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4min785

Retailers resigned to a significant drop in footfall this year should take advantage of multi-sensory innovations to draw consumers back in-store, research suggests.

A new report commissioned by Mood Media found that over 60% of retailers expect their footfall to drop or remain the same in 2017. However, the same report highlighted that 77% of customers would pick a bricks-and-mortar store over online if stores provided a more engaging, multi-sensory experience, leveraging music, scents and visuals.

The report, which analysed insight from senior directors from several international retailers and surveyed 2,000 consumers, also showed a demand for interactive features that provide sensory stimulation to be included in the in-store experience, with particular interest shown by younger shoppers.

For example, over 85% of shoppers aged 18-34 professed to being excited by both the ability to influence the music playing in-store, as well as the introduction of virtual reality to the retail space.

The potential to receive mobile promotions while shopping also received almost unanimous backing from young people, with more than 80% of the same age group interested in such readily redeemable offers.

Valentina Candeloro, Marketing Director International at Mood Media, says: Despite the ease of use e-commerce offers, there are still a number of limitations it faces, with the vibrancy and atmosphere of the in-store experience being – to date – impossible for e-commerce to replicate.”

“It’s fundamentally important that retailers take advantage of these benefits and focus their attention on sensorial innovations that improve the overall experience. The customer experience should be seamless between instore and digital environments.”

The report also found that consumers’ enjoyment of the in-store experience is heavily influenced by music, with 8 in 10 shoppers acknowledging that they like hearing music while they shop and almost 80% finding waiting times to be less dull if there is background music playing.

Candeloro added: “There certainly seems to be an assertion that online retail is on the verge of taking over but this notion doesn’t correspond with the demands of consumers. The research suggests that while retailers seem relatively pessimistic, consumers plan to continue going in store for their shopping – especially the youngest generation, which one would expect to be totally digitally-dependent.”

 “This demonstrates that if retailers exploit their opportunities to maximise consumer engagement, they can ensure their ability to continue to drive footfall and maintain customer loyalty”.

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4min901

A new study that analyses the history of in-store customer experience and anticipates how the store of the future will look has been released. Carried out by Mood Media, global leader in elevating customer experience, the research highlights retail innovations that represent key milestones in the evolution of the customer experience from the 19th century through to the present day and beyond.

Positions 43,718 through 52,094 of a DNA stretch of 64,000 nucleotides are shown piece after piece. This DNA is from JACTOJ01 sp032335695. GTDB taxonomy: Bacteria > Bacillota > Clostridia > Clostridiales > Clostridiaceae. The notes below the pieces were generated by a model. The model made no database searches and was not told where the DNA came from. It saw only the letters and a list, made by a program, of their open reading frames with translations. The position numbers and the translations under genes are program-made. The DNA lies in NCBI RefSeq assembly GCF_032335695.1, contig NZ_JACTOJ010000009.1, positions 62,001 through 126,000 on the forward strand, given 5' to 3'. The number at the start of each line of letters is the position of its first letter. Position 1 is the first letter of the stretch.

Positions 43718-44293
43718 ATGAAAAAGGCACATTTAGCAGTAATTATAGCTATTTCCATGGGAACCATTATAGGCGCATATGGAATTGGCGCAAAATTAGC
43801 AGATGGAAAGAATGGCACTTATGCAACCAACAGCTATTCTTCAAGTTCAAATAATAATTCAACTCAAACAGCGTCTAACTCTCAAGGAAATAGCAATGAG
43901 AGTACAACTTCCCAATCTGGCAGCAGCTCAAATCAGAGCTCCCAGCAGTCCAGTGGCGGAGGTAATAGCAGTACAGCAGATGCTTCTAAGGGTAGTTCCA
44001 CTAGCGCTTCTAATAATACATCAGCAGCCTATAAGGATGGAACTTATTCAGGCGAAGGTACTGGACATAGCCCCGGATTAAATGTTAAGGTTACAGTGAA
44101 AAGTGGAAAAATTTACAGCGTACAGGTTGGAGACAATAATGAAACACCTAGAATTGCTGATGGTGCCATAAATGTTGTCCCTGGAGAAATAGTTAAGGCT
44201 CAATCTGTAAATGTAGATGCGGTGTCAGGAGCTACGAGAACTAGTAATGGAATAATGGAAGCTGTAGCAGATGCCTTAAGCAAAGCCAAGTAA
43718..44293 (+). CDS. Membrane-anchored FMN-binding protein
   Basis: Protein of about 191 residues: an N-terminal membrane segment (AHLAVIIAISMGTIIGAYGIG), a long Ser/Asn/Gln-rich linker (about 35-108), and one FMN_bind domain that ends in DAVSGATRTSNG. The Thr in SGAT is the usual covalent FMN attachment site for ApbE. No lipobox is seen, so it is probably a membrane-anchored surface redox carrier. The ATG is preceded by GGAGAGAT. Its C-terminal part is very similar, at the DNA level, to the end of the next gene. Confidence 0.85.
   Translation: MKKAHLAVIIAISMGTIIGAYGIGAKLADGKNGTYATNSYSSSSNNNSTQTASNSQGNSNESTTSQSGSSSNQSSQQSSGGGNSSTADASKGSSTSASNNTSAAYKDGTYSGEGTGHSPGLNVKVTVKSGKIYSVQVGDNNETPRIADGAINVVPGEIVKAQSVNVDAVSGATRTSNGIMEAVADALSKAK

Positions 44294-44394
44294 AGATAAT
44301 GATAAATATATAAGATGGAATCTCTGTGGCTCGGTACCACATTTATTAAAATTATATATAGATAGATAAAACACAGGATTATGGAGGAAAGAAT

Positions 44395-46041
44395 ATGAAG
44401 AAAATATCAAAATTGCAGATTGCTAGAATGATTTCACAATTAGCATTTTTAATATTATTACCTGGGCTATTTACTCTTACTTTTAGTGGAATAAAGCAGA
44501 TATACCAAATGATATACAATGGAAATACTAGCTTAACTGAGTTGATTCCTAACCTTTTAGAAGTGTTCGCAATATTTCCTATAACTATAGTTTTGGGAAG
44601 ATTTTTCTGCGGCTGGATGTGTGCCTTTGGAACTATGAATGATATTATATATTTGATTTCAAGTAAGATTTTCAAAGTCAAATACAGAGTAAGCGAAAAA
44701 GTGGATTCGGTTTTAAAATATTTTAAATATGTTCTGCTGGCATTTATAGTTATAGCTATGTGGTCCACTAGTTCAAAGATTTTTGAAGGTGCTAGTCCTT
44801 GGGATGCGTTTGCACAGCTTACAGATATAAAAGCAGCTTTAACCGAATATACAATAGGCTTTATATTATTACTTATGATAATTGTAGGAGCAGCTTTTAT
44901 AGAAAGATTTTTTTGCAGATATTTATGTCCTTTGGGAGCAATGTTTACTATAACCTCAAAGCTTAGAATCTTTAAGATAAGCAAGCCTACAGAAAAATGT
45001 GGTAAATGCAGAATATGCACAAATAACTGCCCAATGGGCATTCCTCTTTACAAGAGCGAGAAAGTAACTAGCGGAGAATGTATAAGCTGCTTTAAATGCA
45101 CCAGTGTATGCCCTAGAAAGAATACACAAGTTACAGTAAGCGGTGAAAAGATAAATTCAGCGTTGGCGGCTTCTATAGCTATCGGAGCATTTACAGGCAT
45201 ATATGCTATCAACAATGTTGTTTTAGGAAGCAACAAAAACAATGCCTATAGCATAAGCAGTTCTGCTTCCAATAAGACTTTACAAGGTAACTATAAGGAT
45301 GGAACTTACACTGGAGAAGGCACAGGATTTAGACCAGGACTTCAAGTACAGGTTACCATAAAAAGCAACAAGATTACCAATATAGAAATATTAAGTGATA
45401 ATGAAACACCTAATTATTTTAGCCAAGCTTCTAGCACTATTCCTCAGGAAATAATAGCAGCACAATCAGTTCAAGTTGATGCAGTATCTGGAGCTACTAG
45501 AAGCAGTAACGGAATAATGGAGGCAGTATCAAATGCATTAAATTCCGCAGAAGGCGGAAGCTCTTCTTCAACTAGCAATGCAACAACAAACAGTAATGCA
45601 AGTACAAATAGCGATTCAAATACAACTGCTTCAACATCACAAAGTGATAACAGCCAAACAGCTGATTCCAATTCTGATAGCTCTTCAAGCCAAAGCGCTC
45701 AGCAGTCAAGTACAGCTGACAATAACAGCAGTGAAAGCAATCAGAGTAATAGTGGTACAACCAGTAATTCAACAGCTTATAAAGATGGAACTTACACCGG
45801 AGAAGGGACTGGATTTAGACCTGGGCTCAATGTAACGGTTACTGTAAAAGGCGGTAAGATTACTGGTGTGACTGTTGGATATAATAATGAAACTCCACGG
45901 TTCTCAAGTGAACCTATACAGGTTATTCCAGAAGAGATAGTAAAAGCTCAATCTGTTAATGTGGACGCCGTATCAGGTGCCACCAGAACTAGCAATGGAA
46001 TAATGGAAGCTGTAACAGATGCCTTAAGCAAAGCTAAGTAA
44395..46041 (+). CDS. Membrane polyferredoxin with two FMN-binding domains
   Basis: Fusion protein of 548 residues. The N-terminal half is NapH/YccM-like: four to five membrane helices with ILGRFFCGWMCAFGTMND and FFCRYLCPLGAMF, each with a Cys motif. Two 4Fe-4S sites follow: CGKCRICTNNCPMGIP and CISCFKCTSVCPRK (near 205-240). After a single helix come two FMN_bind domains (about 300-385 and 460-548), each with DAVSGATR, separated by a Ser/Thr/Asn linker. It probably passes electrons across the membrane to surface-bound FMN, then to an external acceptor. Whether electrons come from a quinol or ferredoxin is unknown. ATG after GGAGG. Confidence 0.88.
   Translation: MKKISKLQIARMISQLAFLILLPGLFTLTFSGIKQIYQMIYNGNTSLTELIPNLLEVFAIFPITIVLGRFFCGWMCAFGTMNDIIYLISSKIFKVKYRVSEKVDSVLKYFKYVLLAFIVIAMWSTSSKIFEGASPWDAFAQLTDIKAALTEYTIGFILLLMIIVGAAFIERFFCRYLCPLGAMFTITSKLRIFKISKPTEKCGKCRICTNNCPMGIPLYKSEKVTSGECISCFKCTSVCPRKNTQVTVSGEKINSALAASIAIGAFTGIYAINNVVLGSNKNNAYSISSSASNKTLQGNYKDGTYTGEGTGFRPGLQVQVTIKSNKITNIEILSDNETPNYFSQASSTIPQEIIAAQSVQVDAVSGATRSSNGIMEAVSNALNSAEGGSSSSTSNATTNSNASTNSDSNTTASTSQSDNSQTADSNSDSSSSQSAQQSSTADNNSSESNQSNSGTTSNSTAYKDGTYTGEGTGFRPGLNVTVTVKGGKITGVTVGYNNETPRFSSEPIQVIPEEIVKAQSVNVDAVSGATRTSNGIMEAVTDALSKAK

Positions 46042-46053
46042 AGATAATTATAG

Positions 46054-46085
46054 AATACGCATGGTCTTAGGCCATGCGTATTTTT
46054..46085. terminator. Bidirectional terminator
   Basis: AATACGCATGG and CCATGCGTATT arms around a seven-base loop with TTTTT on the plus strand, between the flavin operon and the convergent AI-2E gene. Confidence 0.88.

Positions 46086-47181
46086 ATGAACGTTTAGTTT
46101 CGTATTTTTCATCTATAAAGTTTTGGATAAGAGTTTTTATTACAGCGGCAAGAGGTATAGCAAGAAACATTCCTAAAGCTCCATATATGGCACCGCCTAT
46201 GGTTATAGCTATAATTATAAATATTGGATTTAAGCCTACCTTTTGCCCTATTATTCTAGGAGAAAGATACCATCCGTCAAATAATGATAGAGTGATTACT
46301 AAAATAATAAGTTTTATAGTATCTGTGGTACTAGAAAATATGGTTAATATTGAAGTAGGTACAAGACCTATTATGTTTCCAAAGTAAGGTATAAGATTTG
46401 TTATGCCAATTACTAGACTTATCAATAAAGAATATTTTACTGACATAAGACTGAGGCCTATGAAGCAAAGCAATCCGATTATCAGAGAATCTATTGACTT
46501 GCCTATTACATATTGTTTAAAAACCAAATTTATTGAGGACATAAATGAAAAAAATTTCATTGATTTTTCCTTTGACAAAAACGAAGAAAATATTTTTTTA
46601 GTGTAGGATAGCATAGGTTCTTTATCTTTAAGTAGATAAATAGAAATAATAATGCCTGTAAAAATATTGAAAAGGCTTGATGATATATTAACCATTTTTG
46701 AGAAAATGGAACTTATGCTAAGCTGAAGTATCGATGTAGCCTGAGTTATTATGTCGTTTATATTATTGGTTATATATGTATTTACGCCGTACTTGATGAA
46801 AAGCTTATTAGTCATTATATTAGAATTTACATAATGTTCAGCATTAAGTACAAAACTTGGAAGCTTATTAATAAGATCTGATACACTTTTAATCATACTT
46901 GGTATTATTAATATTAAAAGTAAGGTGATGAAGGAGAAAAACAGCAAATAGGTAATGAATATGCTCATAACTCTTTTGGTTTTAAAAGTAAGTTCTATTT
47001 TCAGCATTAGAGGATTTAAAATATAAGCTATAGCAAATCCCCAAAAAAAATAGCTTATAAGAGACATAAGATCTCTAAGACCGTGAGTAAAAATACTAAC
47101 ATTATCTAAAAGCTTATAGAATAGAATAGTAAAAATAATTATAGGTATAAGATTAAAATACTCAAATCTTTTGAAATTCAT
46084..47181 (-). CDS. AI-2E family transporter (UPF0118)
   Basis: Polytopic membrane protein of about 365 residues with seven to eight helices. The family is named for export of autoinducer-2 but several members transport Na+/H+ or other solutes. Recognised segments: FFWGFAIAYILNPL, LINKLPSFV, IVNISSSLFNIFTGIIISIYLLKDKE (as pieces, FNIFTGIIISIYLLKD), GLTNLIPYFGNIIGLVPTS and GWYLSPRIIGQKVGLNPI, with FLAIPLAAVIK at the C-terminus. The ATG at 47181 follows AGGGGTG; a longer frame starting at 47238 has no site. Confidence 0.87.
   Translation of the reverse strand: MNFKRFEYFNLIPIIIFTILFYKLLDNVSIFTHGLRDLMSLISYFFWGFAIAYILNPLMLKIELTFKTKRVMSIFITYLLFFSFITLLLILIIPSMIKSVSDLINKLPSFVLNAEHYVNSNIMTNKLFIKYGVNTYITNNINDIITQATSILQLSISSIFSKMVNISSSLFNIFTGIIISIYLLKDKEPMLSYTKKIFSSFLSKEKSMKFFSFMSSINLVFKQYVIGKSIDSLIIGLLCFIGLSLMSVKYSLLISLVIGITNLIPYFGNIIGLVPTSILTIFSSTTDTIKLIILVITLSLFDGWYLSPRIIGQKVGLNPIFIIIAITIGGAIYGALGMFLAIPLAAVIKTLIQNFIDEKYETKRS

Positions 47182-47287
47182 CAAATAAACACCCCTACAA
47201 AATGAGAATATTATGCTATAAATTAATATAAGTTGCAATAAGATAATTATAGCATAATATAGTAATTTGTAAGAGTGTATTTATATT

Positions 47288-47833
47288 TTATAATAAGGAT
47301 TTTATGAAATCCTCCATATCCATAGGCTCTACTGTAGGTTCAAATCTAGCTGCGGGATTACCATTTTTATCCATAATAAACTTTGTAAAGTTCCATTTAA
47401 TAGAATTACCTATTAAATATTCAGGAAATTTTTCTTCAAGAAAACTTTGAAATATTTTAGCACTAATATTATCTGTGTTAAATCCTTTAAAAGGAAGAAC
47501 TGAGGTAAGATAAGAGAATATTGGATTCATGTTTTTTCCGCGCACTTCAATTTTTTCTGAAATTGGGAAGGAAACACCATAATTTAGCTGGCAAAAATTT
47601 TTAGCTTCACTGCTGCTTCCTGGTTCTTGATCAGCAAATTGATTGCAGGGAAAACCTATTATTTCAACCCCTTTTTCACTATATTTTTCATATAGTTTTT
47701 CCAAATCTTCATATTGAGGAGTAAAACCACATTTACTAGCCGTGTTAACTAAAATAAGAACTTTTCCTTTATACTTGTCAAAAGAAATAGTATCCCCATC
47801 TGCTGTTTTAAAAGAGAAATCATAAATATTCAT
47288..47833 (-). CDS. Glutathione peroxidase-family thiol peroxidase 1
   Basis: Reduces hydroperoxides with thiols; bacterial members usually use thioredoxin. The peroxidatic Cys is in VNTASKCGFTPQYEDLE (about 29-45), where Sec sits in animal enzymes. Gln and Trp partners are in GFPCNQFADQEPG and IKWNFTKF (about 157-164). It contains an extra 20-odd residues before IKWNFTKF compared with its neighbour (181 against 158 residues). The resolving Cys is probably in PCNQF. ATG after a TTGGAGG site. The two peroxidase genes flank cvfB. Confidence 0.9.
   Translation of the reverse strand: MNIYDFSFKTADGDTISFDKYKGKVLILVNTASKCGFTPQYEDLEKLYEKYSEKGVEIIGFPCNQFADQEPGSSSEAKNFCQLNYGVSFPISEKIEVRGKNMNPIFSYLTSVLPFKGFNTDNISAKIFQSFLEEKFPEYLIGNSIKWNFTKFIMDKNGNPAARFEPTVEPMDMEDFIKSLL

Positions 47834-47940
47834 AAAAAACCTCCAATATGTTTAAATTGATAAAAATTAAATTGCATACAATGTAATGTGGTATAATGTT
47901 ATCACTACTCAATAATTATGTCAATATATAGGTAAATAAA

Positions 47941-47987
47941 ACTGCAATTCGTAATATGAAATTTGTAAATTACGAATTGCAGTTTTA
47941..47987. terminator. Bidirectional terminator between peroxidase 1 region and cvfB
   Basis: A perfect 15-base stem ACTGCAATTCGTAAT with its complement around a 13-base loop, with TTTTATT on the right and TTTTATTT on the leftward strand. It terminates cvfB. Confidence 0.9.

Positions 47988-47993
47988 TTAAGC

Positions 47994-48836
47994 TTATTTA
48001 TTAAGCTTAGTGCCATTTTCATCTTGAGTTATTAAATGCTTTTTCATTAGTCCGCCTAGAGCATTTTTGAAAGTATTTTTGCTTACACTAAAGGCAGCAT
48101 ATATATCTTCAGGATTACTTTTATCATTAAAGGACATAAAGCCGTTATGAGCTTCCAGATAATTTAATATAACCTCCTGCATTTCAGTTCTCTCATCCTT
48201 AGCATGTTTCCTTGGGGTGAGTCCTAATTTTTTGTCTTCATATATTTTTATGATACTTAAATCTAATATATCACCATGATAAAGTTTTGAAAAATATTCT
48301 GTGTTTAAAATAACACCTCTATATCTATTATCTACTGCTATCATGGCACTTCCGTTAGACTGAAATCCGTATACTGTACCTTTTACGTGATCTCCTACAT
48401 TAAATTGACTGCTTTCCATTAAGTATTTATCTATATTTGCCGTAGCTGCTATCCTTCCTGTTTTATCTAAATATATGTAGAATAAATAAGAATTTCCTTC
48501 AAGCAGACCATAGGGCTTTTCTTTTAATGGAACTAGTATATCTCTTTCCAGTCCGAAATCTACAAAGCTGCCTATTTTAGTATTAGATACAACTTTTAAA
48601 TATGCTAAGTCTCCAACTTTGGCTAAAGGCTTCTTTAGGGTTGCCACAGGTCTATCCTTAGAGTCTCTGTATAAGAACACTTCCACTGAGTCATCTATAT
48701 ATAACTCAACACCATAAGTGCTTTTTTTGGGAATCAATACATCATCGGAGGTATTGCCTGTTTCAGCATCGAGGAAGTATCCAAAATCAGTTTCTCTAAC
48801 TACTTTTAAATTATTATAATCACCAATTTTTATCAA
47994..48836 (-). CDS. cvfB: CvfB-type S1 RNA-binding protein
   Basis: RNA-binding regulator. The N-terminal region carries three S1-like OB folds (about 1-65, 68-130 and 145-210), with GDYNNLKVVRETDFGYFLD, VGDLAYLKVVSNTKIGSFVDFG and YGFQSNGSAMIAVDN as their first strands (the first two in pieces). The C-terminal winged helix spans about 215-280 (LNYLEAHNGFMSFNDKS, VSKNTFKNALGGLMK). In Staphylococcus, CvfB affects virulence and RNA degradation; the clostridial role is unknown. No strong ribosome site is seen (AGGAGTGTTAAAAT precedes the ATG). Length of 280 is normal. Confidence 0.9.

The team analysed eight historical periods, going from 1800 to 2050, identifying and observing different indicators of customer experience in each era: store format, atmosphere, services offered to customers, shop windows and payment methods. Four key lessons could be drawn from the analysis:

Emotion as the core vector of the customer experience: this goes back to the 18th century with the creation of the first commercial galleries in France, Italy and the UK. In the 19th century, the movement grew with the advent of department stores. With their size, broad choice of products and technological innovation of their time (electricity), they succeeded in revolutionising the consumer journey, laying the foundations of modern commerce.

Sensorial marketing started developing in the ‘20s with the first recorded backgound music. In 1970 we witnessed the advent of shop windows. The brands of tomorrow will be able to measure emotional data, referred to as “feel data”.

Personalisation: Customisation applies to all criteria of the customer experience (store format, services, products or customer relationship). This is a trend that intensified with the development of geolocalisation, the arrival of 3D printing and augmented reality. Personalised prices will soon follow – could this be the end of standard pricing?

Experience vs flows management: at the beginning of the 20th century, customers became more autonomous, due to different factors, such as price tags and changing rooms. Grocery stores started developing their strategy around the management of flows, while retailers started focusing on the concept of pleasure and experience.

Stores as life environments: Will physical stores still need to exist when customers may be able to see products via augmented reality or even 3D print them at home? Is there a point in keeping brick and mortar shops open? The history of the customer experience shows that physical stores have become part of our lives, where we go to discover, be inspired and socialise. Additionally, time is a factor that still needs to be considered. Even when deliveries are made by drones, or products can be printed at home, nothing will be faster than choosing, testing, trying and buying an item.

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